Is Globalization a Good Thing?
A homesick American traveling in another country would not need to feel homesick for long as he/she would soon begin to notice many sights similar to those back home. In order to get over his/her homesickness, the American would easily be able to find some comfort in that country’s version of McDonalds, or in the bright glaring lights, reminiscent of Times Square, which would comfort a traveling New Yorker. Some Americans would be surprised to know that McDonalds, an American company, can be found in more than 100 countries around the world. However, McDonalds is just a small part of ever growing global integration movement. (Hoovers)
This “phenomenon” or “movement” is called globalization. Merriam Webster’s online dictionary defines globalization as, “:the act or process of globalizing: the state of being globalized; especially: the development of an increasingly integrated global economy marked especially by free trade, free flow of capital, and the tapping of cheaper foreign labor markers.” (Merriam Webster‘s) Globalization primarily affects the economies of the world; however, it also affects the cultures and politics of many countries.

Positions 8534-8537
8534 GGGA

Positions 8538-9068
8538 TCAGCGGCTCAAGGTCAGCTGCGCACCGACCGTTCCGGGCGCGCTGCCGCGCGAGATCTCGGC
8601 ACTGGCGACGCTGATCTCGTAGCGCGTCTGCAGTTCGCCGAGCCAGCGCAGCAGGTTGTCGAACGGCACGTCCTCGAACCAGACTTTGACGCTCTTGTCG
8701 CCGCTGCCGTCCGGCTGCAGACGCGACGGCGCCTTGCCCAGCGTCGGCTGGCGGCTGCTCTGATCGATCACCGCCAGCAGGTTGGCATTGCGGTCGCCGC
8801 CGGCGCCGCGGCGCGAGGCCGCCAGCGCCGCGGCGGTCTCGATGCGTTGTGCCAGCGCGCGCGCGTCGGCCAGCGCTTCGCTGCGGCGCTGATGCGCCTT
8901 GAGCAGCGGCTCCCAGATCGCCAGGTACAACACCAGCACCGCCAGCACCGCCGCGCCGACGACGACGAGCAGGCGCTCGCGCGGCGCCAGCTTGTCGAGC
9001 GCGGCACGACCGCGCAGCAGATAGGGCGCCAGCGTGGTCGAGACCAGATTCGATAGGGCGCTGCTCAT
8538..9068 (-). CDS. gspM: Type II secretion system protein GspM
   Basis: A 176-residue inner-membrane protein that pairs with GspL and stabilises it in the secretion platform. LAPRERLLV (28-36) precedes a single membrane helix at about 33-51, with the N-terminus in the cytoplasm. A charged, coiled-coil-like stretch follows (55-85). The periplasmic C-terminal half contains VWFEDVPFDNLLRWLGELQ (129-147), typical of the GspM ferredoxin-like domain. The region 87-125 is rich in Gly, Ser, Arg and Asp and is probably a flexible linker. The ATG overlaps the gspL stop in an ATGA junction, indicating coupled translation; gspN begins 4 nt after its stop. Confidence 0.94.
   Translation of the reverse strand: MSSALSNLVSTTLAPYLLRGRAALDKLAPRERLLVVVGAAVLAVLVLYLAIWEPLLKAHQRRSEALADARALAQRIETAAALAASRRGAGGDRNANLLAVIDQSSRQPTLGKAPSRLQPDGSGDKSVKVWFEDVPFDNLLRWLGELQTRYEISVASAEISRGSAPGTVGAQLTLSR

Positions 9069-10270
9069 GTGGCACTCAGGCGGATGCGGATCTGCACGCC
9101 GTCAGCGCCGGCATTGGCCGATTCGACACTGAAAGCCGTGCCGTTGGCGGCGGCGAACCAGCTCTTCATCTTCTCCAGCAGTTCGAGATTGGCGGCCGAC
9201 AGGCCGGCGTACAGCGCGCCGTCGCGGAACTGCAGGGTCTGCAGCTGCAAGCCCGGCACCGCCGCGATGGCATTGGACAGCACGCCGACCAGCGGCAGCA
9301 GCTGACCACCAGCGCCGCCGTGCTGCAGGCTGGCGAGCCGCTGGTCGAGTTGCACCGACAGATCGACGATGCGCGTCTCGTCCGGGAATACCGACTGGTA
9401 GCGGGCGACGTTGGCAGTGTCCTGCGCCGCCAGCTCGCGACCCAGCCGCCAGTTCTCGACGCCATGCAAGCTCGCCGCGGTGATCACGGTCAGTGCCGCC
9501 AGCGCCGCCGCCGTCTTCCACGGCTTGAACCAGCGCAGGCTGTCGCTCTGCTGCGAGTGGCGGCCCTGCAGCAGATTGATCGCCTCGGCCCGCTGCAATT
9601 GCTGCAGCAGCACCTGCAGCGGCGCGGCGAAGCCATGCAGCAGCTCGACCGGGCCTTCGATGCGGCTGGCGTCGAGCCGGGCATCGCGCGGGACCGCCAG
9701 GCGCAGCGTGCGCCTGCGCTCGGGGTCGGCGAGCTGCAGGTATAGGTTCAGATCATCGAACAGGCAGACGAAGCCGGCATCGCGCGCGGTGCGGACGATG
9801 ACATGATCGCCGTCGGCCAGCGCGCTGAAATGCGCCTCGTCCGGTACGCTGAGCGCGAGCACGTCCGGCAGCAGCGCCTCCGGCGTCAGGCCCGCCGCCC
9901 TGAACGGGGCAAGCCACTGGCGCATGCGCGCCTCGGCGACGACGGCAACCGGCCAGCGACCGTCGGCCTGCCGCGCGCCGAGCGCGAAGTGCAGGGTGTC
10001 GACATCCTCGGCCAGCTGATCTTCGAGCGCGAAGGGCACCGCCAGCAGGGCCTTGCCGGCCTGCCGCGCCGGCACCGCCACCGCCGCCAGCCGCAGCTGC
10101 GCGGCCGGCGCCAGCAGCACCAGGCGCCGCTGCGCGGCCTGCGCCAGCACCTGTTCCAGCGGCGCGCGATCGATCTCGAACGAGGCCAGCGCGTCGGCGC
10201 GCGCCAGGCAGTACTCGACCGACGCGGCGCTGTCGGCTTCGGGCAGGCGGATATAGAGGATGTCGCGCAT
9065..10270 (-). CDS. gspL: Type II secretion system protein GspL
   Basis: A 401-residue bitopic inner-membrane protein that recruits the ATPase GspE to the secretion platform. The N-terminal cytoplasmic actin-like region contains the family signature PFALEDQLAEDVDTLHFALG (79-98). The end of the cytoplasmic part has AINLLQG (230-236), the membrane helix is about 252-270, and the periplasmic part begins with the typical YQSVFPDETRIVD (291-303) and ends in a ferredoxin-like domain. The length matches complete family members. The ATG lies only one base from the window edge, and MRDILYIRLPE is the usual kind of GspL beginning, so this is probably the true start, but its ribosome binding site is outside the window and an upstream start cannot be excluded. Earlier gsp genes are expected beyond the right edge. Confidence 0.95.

Though globalization is not by any means a new term, nor a new phenomenon, it is now being reviewed critically worldwide for its benefits or lack thereof. One benefit of globalization is supposed to be the birth of a “global” nation where the entire planet is seamlessly connected technologically, economically, and politically while preserving cultural differences. The other benefits include greater accessibility to democracy, economic freedom, ideas, and material goods on a universal level. These are the benefits that idealistically globalization is supposed to bring about. Globalization is supposed to benefit everyone across the board, yet in practice it is quite the opposite. (Globalisation Yes, Globalisation No)
The reason for this re-questioning of globalization is due to the fact that...